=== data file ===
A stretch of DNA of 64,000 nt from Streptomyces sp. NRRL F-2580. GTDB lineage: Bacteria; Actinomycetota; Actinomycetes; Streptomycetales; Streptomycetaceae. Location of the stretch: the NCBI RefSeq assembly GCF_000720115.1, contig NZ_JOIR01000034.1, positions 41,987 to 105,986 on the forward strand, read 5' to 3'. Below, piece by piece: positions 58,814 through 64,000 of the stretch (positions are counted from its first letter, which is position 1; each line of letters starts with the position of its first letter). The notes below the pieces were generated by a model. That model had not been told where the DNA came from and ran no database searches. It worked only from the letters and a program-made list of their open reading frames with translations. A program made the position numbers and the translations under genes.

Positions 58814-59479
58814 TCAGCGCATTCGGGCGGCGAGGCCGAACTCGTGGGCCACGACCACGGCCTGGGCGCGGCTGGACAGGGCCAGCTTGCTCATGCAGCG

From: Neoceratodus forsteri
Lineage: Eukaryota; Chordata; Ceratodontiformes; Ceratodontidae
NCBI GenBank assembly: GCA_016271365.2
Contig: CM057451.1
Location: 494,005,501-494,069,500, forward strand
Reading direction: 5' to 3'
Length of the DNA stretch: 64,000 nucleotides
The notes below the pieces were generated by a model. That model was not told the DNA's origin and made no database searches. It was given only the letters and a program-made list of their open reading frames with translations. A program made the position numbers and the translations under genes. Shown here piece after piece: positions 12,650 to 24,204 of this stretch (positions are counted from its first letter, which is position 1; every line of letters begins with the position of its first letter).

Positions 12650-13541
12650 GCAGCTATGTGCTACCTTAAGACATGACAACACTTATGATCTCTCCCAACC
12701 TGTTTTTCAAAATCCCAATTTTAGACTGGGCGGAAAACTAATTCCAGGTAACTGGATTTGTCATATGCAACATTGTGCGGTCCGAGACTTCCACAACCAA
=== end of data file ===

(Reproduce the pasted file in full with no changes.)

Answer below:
A stretch of DNA of 64,000 nt from Streptomyces sp. NRRL F-2580. GTDB lineage: Bacteria; Actinomycetota; Actinomycetes; Streptomycetales; Streptomycetaceae. Location of the stretch: the NCBI RefSeq assembly GCF_000720115.1, contig NZ_JOIR01000034.1, positions 41,987 to 105,986 on the forward strand, read 5' to 3'. Below, piece by piece: positions 58,814 through 64,000 of the stretch (positions are counted from its first letter, which is position 1; each line of letters starts with the position of its first letter). The notes below the pieces were generated by a model. That model had not been told where the DNA came from and ran no database searches. It worked only from the letters and a program-made list of their open reading frames with translations. A program made the position numbers and the translations under genes.

Positions 58814-59479
58814 TCAGCGCATTCGGGCGGCGAGGCCGAACTCGTGGGCCACGACCACGGCCTGGGCGCGGCTGGACAGGGCCAGCTTGCTCATGCAGCG

From: Neoceratodus forsteri
Lineage: Eukaryota; Chordata; Ceratodontiformes; Ceratodontidae
NCBI GenBank assembly: GCA_016271365.2
Contig: CM057451.1
Location: 494,005,501-494,069,500, forward strand
Reading direction: 5' to 3'
Length of the DNA stretch: 64,000 nucleotides
The notes below the pieces were generated by a model. That model was not told the DNA's origin and made no database searches. It was given only the letters and a program-made list of their open reading frames with translations. A program made the position numbers and the translations under genes. Shown here piece after piece: positions 12,650 to 24,204 of this stretch (positions are counted from its first letter, which is position 1; every line of letters begins with the position of its first letter).

Positions 12650-13541
12650 GCAGCTATGTGCTACCTTAAGACATGACAACACTTATGATCTCTCCCAACC
12701 TGTTTTTCAAAATCCCAATTTTAGACTGGGCGGAAAACTAATTCCAGGTAACTGGATTTGTCATATGCAACATTGTGCGGTCCGAGACTTCCACAACCAA